Friday, December 26

Boxing Day

Boxing Day dates back centuries when it was the custom for the Commonwealth's richest to give gifts to their employees or people in a lower class, most especially to household servants and other service personnel. Here in ye Olde England, a more recent tradition is the Premiership which plays a full programme of matches - sorta like Detroit on Thanksgiving only our teams better to watch. This year's Bank Holiday is closely observed as the High Street is feared to go into the toilet thanks to the recession. All stores are discounting and attract they do: Oxford Street expects footfall at >half a million. Eitan and I brave the zoo (Madeleine recovers from last night) and we park the car at Hammersmith then wisely tube to Piccadilly Circus. In two words: mad house. Eitan is hell-bent on an official Premier League football at Lillywhites, the largest sport's store in London and blessed by HRH. We claw our way to the second level then push through Russians loading up on branded gear (it is always the Russians). We score and head for China Town and dim sum then more stores and more crowds.

I admit to struggling a bit with Eitan around a conversation - it is tough to get inside an eight year old who is otherwise inclined to keep things private or assumes I know already or finds it too much work to share. Our discussions, which I try not to force, concentrate on school pals, teachers, sports and football (of course) which gets his fullest reaction. I tell him anecdotes some hit and others don't. I am dead proud to take this handsome little kid around Mayfair but for him it is mostly work (I remember this age for sure) - he would rather practice his football and in fact cries hard tears realising the early sunset will keep us from the common. I feel bad and allow him to buy a DVD ("Kung Fu Panda - "an easy choice" he says - "It is my favorite") and we head home in better sorts.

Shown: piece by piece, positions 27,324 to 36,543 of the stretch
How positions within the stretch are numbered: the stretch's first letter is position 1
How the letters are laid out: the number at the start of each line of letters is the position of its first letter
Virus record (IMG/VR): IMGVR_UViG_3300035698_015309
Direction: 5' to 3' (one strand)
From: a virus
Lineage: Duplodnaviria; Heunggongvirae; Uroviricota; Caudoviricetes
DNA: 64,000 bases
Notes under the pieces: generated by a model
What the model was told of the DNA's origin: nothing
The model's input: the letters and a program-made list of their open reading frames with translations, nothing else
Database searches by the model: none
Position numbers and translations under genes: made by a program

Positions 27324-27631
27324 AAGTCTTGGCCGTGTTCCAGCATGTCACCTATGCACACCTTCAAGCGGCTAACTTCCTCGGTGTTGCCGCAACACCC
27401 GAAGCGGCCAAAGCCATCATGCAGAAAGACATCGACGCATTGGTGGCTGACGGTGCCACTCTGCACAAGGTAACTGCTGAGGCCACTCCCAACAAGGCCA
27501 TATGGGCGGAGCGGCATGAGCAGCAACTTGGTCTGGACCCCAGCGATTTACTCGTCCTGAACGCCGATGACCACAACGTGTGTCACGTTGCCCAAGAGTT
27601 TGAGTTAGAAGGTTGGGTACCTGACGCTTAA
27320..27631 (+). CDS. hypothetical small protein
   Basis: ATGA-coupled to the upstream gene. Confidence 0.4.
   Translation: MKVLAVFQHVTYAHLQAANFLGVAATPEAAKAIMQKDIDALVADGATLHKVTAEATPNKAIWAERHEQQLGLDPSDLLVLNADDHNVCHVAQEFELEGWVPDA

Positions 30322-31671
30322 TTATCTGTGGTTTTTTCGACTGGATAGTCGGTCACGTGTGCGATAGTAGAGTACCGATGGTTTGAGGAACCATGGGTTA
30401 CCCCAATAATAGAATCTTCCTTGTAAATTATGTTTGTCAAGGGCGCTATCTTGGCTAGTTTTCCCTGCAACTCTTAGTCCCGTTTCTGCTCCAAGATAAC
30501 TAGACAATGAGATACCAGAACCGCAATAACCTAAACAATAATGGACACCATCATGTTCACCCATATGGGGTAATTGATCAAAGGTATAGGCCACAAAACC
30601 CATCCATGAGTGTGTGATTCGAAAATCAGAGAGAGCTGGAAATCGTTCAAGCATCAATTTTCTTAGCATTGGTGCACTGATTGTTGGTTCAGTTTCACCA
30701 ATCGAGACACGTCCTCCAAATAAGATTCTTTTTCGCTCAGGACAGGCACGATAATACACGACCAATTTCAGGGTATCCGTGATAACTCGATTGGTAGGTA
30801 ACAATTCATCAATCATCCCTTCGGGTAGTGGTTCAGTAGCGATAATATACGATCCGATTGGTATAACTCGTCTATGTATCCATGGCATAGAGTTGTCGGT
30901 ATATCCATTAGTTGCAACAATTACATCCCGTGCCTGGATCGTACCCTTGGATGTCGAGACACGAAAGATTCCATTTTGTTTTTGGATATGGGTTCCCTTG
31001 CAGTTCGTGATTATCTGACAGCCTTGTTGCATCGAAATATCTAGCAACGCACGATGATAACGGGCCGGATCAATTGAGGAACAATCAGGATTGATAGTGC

I just do not get the (credit-card) spending and buzziness I see today. In one of the gloomiest reports yet for the UK’s finances, the Centre for Economics and Business Research (CEBR) predicts that the British economy could shrink >2.5% in 2009 as bank lending continues to stagnate and business investment slashed. That would be the biggest slump since '46 when the UK was wrestling with both a freezing winter and the effects of mass demobilisation after the Second World War.